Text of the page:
Bird and Lyft are offering free rides to the polls in 2020

Exercise your legs, while you exercise your right to vote.

Dust off your helmet, because micromobility companies around the country are offering you a free chance to exercise — in more ways than one.

In a national campaign called “Roll to the Polls,” micromobility companies are teaming up with the non-profit North American Bikeshare Association (NABA) to give voters free or discount rides to their polling place on Election Day.

In addition to bikes, participating companies —  including Bird, Gotcha, and Lyft — have e-scooters or ridesharing.

The pandemic prompted a surge in interest for options to cast a ballot from afar — like via voting online or mail-in ballots. But in some states, it is already too late to request an absentee ballot. Other states do not recognize the pandemic as a legitimate reason for mail-in ballots. Showing up in-person may be the only way to participate in the election.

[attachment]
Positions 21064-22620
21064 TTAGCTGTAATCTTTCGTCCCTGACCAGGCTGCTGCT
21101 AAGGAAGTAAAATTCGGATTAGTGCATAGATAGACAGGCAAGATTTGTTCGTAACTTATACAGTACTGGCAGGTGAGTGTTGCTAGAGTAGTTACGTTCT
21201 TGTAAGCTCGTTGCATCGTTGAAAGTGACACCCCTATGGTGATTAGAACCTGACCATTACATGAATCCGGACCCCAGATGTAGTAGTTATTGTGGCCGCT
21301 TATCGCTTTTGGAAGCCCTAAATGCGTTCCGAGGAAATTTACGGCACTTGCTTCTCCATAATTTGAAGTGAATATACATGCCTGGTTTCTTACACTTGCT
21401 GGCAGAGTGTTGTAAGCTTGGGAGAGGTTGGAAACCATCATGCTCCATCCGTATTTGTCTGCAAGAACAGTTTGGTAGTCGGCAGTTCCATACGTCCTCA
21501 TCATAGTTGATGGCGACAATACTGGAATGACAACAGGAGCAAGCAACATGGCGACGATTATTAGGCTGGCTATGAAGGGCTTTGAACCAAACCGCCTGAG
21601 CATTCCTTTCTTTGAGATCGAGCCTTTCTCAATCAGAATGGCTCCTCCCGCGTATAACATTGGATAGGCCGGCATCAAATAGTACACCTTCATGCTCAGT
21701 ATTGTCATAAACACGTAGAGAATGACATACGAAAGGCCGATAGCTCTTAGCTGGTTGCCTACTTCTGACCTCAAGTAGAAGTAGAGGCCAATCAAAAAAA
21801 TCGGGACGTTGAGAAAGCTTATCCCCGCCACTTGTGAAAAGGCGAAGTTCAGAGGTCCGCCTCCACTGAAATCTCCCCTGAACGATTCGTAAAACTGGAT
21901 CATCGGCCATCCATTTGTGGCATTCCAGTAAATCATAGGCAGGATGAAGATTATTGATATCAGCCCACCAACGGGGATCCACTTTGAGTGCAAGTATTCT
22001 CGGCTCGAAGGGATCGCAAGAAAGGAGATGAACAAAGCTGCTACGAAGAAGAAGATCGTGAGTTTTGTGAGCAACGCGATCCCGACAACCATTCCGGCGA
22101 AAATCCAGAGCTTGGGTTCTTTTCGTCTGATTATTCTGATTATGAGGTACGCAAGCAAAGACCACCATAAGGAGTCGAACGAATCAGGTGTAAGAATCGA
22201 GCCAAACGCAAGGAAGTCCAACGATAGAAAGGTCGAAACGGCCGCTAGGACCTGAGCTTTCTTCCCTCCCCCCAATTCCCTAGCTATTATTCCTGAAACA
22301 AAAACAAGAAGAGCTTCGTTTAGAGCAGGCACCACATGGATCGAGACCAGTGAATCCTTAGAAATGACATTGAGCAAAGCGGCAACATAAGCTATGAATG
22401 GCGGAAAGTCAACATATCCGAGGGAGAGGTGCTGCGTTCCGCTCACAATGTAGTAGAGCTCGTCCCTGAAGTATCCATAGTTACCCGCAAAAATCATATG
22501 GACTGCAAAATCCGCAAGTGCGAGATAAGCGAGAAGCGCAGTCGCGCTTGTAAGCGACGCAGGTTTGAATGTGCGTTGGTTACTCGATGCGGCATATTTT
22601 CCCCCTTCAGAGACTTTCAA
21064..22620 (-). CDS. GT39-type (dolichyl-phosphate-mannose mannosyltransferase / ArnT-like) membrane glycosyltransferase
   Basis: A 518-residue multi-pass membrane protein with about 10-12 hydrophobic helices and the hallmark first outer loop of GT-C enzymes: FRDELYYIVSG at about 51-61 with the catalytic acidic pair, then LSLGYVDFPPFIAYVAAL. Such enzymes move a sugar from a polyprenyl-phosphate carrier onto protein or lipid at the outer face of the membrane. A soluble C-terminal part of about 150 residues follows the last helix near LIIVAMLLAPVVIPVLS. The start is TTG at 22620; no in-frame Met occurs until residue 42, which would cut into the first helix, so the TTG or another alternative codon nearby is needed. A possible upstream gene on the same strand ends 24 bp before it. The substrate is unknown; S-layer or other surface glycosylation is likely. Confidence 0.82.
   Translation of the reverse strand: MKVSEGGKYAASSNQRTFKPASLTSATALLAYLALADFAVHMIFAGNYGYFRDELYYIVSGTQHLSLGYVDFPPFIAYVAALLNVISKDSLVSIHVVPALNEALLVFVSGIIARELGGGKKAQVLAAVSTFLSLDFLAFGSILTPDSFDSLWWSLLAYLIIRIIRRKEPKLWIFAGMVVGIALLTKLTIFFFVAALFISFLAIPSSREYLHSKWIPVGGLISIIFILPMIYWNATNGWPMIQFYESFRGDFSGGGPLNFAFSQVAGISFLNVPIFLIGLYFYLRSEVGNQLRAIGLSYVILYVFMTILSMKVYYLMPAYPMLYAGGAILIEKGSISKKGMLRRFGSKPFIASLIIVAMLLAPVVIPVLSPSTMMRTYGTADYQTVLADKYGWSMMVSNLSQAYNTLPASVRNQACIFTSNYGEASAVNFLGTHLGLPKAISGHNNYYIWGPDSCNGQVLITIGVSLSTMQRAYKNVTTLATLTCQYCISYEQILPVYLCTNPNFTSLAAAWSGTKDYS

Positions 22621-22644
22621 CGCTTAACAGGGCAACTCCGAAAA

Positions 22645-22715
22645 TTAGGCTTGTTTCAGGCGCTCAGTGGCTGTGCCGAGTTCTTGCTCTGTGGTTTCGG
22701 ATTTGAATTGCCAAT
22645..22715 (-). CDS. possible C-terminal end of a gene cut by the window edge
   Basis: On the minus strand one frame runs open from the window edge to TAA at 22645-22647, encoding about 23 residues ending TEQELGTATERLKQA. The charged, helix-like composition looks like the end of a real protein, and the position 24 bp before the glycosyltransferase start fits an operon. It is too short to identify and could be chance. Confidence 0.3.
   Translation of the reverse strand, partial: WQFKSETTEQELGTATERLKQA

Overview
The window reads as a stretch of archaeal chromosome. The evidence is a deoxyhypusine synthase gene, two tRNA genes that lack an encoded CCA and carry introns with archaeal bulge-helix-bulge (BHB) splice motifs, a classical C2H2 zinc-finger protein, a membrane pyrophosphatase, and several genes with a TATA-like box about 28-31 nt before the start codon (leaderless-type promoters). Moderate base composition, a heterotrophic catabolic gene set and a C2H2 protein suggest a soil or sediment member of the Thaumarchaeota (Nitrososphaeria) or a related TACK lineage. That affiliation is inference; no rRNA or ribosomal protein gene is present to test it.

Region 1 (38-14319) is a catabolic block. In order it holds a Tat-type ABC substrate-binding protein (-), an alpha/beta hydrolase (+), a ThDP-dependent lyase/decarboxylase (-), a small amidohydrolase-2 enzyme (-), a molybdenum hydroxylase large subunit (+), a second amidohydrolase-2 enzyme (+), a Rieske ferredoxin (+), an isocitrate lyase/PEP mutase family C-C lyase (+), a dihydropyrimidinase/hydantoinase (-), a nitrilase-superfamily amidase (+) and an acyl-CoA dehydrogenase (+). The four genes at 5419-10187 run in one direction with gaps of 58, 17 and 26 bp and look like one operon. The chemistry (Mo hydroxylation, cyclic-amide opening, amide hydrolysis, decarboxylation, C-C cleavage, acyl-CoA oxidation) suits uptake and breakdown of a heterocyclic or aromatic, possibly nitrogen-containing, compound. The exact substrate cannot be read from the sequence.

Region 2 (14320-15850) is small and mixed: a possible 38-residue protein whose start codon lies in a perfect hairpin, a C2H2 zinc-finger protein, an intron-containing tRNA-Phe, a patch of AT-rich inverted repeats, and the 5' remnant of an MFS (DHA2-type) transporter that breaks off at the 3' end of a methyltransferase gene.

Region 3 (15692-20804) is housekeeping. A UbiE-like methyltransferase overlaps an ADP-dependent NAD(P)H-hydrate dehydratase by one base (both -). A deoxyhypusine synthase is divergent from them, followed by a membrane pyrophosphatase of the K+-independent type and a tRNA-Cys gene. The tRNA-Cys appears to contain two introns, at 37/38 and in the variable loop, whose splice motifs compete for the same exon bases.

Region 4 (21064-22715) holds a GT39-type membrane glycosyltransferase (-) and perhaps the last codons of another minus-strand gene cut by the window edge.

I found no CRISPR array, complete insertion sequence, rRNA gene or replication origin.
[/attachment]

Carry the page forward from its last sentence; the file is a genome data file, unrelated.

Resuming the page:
For people who want to vote but don’t have access to safe, reliable transportation (and people avoiding public transportation due to the pandemic)   Roll to the Polls offers a socially distant transportation mode.

According to the Pew Research Center, three percent of registered voters (equal to about 4.6 million people today) cited “transportation challenges” as a deterrent to voting in the 2016 election.

“If voting is one of our most fundamental rights as citizens, then ensuring that riders have easy access to their ballot boxes is one of our most fundamental responsibilities as mobility providers,” Rebecca Hahn, Chief Corporate Social Responsibility Officer at Bird, said in a blog post. “Lack of access to transportation should neither prevent nor prohibit anyone from voting.”

The pandemic has exacerbated mobility challenges for many, but the micromobility industry is doing its part to help. In Detroit, a program offers to match essential workers with electric bikes and scooters. Lime and CitiBike also have given free rides to healthcare providers and essential workers. And, when cities suspended public transportation services during the George Floyd police brutality protests, micromobility was for many the next best option.

To find the complete list of micromobility providers offering free or reduced rids, you can visit the Roll to the Polls website.

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